Under the innovative ballot measure proposal, proceeds of the bonds will be used only on capital items such as facilities, equipment, and technology. This will permit Coronado's facilities to stay current, to promote secondary science, technology, career technical educational classrooms, and instructional technology, to continue advanced programs in math, science, and the arts, and to meet university admission and industry-standard job-training specifications. Bonds would also be used to fund renovation of existing classrooms, libraries, labs, and school facilities, and to relieve the CUSD General Fund by paying or prepaying lease-purchase obligations. All of these needs are legitimate uses for school bond funding as defined in State Proposition 39 approved by California voters in the year 2000.
Coronado's History of Fiscal Prudence
Tim Carty of Piper Jaffray, one of California's leading school public finance firms, conducted a review of school bond tax rates throughout San Diego County. "It is very rare that a school district funds its capital needs - facilities, equipment and technology - almost entirely out of General Fund revenues that can be used to support education in the classroom. Nearly every school district uses bond funding for some significant capital needs. We identified 36 K-12 educational jurisdictions in San Diego County - each one being a Unified School District or a combination of a high school and elementary district. In only about ten percent of those areas - 4 jurisdictions - was there no bond funding."
In contrast, Coronado Unified has been funding virtually all of its facilities, equipment and technology needs from General Fund or local sources. If CUSD can cover its capital needs from bond proceeds, then General Fund dollars can be used instead for smaller class sizes, expanded programs and other educational purposes. As Board President Ovrom notes, "If we pass this bond proposal, it will mean we can cover capital costs with bond proceeds, thereby freeing our General Fund to continue advanced CUSD programs in math, science and technology among others. I do not see another viable path to protect manageable class sizes, keep outstanding teachers on staff, and continue to provide the quality of education for which Coronado schools are renowned."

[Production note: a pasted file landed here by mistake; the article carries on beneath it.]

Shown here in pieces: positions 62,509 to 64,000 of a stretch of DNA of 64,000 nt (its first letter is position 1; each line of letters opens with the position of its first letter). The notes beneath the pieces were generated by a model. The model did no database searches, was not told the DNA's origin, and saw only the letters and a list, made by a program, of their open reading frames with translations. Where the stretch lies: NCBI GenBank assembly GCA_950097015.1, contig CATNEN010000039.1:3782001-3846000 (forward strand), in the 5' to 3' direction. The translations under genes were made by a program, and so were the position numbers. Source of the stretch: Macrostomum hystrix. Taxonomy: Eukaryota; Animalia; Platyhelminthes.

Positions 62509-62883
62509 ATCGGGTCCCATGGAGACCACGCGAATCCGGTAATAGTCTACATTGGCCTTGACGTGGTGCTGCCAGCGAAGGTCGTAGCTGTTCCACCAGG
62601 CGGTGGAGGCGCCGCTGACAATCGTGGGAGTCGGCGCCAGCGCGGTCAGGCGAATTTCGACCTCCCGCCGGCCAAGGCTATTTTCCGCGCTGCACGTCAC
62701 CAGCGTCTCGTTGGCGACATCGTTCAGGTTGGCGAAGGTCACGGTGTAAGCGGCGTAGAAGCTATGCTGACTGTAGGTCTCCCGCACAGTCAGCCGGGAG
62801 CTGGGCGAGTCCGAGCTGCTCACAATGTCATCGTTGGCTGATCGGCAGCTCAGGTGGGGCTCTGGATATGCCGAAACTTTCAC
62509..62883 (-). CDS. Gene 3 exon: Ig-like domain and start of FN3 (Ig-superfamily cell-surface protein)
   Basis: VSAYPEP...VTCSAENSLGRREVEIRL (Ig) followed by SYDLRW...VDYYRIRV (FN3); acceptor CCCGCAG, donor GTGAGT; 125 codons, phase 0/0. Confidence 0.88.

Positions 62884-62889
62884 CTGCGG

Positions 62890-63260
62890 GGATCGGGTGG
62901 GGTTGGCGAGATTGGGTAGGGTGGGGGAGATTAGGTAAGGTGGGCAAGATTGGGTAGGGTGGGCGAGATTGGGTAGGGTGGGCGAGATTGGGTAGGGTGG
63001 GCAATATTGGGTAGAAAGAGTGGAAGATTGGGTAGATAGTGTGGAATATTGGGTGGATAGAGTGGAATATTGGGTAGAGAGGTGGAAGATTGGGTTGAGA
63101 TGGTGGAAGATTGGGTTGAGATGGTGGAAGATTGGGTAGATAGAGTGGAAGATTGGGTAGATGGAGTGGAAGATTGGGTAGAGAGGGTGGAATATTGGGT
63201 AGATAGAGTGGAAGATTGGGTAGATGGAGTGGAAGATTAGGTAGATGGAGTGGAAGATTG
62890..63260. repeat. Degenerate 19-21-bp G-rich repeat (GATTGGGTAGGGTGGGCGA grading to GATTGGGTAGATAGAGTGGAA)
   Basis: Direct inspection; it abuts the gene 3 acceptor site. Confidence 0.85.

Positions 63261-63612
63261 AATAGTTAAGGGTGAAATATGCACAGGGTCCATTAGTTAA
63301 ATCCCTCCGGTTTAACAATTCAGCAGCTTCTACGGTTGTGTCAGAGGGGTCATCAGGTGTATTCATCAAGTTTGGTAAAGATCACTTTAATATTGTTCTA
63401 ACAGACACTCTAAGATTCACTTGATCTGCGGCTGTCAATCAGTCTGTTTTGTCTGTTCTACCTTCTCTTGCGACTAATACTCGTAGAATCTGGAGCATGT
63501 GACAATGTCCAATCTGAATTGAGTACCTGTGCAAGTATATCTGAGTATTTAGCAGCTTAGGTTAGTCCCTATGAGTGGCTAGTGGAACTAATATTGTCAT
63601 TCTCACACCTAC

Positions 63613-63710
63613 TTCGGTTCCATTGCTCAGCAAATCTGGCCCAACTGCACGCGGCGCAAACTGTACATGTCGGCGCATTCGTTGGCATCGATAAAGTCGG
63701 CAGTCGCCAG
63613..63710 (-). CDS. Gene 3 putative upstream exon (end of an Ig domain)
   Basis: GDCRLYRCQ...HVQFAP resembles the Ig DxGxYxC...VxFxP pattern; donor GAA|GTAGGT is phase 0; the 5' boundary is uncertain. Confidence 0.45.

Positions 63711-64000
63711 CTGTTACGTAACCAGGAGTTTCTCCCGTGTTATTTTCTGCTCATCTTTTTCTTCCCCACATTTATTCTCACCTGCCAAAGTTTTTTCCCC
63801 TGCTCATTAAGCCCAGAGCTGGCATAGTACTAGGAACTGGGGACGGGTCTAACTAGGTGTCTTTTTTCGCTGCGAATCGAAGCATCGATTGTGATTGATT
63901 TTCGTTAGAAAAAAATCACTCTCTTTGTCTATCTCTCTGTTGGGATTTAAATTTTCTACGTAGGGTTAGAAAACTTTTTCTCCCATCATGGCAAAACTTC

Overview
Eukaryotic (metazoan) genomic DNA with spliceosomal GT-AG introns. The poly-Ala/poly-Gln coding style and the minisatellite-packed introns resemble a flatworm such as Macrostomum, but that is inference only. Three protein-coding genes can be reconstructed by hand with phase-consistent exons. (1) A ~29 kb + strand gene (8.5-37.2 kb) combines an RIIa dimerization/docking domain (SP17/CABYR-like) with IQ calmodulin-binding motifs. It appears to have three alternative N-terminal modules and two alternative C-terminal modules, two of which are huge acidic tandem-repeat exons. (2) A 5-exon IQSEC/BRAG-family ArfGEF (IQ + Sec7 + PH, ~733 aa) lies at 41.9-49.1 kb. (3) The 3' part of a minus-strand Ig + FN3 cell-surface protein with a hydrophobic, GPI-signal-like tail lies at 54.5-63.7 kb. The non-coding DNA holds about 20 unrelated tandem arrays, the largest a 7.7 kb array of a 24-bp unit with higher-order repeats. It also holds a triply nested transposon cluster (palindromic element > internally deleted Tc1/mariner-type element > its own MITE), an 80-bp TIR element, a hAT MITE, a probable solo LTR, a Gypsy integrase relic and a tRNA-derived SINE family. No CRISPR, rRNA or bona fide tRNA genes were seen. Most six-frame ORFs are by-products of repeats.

Unique Taxpayer Protections Embedded in Bond Proposal
Beyond current Prop 39 mandated taxpayer protections, the Coronado School Board has insisted upon including features in the bond measure, which will make it particularly fiscally prudent. The proposed measure includes the following UNPRECEDENTED package of taxpayer protections:
- Short-Term Bonds Only: Individual bonds must have terms less than 5 years, keeping interest rates down and reducing costs.
- Cap on Outstanding Debt: The bonds outstanding at no time may exceed
- No Long-Term Debt: All bonds must be paid by 9/30/2024. These bonds thus will not burden future generations.
- Prudent Maximum Bond Authorization: The total value of all bonds issued cannot exceed $29 million, which is "right-sized" to cover the anticipated funding problem over the next 10 years, and not beyond.
- Cap on Annual Debt Service: New bonds cannot be issued if they will cause total annual payments (on all bonds) to exceed $3.3 million, thereby effectively protecting residents from creeping future assessments on account of the bonds
"In particular," Dr. Felix noted, "this measure will cost no more than $40 per $100,000 of assessed value. Remember, assessed values are much less than fair market values. For example, the average home in Coronado has an AV less than $700,000, even though the average market values are much, much higher. Keep in mind that those higher market values come in large part from the quality reputation of the local schools."
President Ovrom added, "If we lose the programs that make us who we are, we risk long term damage to the community."
Upon hearing about the proposed measure, longtime local resident and property owner Jim Beatty said, "I've lived here in Coronado nearly 40 years. My kids are grown and gone. But that doesn't mean seniors like me shouldn't pay attention to this measure and learn what they can to make an informed decision. I certainly see the connection between good schools and property values, and with the outstanding performance of Coronado schools in recent years, my home has appreciated based on that connection. This measure will help us maintain the value of our investments. It will protect our homes and our community. It makes sense to support it. I'll be voting yes."